As a strong conservative Republican, I understand that Arizona’s Department of Corrections, Rehabilitation, and Reentry (ADCRR) is a government agency warranting just as much scrutiny as any other. Our prison system costs taxpayers $1.3 billion each year. Most of the 38,000 people in prison are going home some day, and they need to be rehabilitated so the public remains safe. It’s the Legislature’s job to make sure that dollars are being spent wisely on positive outcomes for those inside and outside of our prisons.
That’s why I am sponsoring two essential criminal justice reform bills this year. House Bill 2713 would save money and increase public safety by incentivizing rehabilitation for people convicted of nonviolent offenses.
The bill allows individuals to earn additional credits toward a release to community supervision if they complete rehabilitative programming or work programs. The second, House Bill 2167, would create independent prison oversight to ensure that ADCRR makes rehabilitative programs available and awards earned credits as the law requires.
Taking both of these issues seriously, I was incredibly disturbed to learn of a recent report that found that the ADCRR’s $24 million database can’t actually adjust sentences to reflect the limited number of credits people currently earn for completing programs.
This flaw potentially keeps people in prison longer than necessary and wastes taxpayer dollars. The ADCRR knew about the problem for more than a year and told staff not to report it — it took whistleblowers talking to the media to make us aware of the issue. This is what happens when government goes unchecked for too long. It begins to fail.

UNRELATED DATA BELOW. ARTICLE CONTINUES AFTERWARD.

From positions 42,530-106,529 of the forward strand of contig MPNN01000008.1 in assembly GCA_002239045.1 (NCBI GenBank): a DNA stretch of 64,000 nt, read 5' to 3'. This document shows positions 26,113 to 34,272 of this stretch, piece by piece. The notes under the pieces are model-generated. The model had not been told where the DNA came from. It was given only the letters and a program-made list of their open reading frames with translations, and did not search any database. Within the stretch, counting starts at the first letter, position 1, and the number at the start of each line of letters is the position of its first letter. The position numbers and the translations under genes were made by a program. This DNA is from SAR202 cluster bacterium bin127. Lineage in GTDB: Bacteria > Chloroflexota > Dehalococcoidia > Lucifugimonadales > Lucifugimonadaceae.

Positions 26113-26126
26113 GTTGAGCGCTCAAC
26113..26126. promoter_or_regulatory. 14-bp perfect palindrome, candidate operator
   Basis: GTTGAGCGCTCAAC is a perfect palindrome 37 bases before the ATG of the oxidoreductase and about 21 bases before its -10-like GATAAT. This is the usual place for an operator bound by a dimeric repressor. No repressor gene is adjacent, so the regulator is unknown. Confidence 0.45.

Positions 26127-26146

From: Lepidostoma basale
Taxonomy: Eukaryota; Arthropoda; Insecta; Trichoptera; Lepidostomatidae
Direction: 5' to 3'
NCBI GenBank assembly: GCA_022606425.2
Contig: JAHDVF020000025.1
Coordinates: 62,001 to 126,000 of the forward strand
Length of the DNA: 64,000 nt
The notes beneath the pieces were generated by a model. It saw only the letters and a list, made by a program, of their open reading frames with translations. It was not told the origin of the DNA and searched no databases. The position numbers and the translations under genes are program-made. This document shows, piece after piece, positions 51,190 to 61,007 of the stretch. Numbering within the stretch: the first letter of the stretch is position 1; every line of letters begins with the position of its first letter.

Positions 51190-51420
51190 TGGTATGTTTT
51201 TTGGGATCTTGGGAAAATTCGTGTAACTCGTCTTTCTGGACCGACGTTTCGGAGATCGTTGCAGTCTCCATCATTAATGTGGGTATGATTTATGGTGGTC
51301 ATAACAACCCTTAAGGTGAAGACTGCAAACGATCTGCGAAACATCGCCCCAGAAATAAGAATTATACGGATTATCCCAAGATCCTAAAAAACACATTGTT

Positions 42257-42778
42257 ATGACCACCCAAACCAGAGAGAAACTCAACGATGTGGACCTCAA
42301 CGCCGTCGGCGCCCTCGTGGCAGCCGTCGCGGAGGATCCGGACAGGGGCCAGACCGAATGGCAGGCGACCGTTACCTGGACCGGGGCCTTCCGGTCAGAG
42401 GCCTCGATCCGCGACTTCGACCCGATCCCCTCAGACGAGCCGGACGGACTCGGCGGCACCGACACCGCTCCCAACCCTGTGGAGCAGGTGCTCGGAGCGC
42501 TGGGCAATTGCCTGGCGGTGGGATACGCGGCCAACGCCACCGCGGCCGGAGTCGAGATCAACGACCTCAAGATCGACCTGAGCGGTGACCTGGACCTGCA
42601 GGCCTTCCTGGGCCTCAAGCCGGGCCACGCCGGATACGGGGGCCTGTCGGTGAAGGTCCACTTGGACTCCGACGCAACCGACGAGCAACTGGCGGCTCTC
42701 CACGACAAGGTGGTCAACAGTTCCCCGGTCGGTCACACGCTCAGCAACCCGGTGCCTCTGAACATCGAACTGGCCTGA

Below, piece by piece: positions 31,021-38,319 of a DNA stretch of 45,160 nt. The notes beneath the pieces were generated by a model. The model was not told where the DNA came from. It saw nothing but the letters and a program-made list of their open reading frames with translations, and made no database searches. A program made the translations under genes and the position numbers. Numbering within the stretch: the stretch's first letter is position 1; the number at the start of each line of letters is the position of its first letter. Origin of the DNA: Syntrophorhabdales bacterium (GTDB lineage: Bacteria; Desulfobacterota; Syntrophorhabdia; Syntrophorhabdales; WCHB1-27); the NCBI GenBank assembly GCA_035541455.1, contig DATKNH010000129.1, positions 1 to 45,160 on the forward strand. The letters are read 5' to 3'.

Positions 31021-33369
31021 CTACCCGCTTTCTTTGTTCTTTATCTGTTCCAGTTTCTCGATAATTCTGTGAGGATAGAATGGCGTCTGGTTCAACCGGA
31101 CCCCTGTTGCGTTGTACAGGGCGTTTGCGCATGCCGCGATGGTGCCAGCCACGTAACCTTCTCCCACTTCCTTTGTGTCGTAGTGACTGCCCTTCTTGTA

The issues with the database are just the latest in a long line of perturbing and expensive problems at ADCRR, namely broken locks on cells, a health care lawsuit that is costing the state millions, and escapes of serious offenders, just to list a few.
ADCRR’s history of failures shows that it is an agency that cannot be left to its own devices. Independent oversight would increase transparency and accountability in prisons, help lawmakers draft smart budgets, and make prisons safer and more productive places for both prisoners and the staff who work there.
Arizona is lagging in its efforts to rehabilitate people in prison. Right now, Arizona is only one of three states that require people convicted of nonviolent offenses to serve 85% of their sentences before they are eligible for release, with the exception of drug possession offenses.
People who cannot earn more than 15% in credits have to serve a set sentence no matter what they do behind bars. That isn’t right. That means someone who sits around and does nothing to better themselves will be released at the same time as someone who takes advantage of every program opportunity available to them. To me, we should be encouraging the latter and not incentivizing the former.
We know that expanding earned release credit opportunities works.
Numerous states allow individuals convicted of any offense (not just nonviolent ones) to earn their way home sooner than my bill would allow. For example, in Louisiana, everyone except those convicted of violent offenses or sentenced to life without parole may earn up to 50% toward an earlier release. In Mississippi, violent offenders are eligible for parole after serving 50%, while nonviolent offenders are eligible at 25%. My bill is modest in comparison, but an important step forward.
Arizona is behind other states in its limited use of earned time credits, but it doesn’t have to stay that way. Arizona could become a leader in the country on prison oversight if it passes House Bill 2167. States like Washington, Texas, and Ohio have created successful independent oversight for their prisons and jails, and it makes positive change possible behind bars.
Holding people in prison past the date they can safely be released wastes taxpayer dollars and reduces public safety. When people decide to turn their lives around in prison, we should encourage that behavior – and make sure our prison system makes redemption achievable.
Rep. Walt Blackman, R-Snowflake, represents Legislative District 6 in the Arizona House of Representatives.